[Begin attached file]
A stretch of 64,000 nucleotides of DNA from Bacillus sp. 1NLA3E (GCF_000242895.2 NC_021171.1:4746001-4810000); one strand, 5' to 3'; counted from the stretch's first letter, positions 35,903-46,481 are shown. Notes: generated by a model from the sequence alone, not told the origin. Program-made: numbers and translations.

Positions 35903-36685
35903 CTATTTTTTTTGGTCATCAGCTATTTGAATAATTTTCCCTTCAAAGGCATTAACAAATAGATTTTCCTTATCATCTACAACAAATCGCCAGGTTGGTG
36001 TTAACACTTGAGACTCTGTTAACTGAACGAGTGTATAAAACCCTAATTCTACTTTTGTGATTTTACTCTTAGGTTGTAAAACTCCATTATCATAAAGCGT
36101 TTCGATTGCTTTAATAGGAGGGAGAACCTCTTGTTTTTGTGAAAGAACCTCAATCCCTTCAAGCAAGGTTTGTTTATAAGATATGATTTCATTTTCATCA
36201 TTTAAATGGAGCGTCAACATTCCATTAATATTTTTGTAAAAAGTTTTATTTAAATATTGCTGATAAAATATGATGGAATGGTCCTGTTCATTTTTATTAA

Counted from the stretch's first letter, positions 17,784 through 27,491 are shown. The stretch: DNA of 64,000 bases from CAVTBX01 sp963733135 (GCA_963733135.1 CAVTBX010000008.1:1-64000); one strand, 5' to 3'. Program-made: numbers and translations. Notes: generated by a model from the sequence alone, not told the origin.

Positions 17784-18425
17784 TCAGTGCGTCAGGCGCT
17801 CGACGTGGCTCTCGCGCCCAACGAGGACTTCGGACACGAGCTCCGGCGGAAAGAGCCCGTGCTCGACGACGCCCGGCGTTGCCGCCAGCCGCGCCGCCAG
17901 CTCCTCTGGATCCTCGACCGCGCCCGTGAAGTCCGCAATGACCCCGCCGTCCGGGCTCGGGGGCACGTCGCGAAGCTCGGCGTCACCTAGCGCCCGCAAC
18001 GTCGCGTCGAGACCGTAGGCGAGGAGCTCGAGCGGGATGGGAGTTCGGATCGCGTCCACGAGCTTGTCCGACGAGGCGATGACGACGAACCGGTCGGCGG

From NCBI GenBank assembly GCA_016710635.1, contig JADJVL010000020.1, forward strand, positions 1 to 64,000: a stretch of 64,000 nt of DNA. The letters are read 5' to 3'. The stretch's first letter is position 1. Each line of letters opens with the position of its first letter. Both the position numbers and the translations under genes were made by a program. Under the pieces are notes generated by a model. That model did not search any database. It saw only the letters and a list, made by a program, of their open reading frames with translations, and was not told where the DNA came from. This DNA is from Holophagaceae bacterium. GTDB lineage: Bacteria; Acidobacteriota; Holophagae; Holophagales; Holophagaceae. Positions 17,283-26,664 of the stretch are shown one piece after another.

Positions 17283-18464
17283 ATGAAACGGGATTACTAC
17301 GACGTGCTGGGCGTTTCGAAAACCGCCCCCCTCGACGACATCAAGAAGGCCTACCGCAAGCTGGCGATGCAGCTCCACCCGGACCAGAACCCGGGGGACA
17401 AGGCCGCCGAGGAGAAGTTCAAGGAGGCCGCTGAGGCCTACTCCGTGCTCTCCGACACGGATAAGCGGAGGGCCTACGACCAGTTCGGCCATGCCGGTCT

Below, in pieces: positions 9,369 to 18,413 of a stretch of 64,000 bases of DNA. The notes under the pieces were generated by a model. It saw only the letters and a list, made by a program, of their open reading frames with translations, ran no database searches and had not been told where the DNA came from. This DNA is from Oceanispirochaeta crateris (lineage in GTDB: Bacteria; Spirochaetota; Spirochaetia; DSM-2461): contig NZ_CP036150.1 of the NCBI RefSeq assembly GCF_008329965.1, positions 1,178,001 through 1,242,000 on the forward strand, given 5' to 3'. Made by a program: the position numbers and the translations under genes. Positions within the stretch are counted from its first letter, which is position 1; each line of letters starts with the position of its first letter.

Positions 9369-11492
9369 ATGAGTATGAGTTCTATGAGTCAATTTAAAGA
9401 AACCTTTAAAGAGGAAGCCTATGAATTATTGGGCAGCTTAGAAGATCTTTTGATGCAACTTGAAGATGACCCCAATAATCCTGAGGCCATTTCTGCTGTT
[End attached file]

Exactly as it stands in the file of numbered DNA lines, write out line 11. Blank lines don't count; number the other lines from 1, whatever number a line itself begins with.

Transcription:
17901 CTCCTCTGGATCCTCGACCGCGCCCGTGAAGTCCGCAATGACCCCGCCGTCCGGGCTCGGGGGCACGTCGCGAAGCTCGGCGTCACCTAGCGCCCGCAAC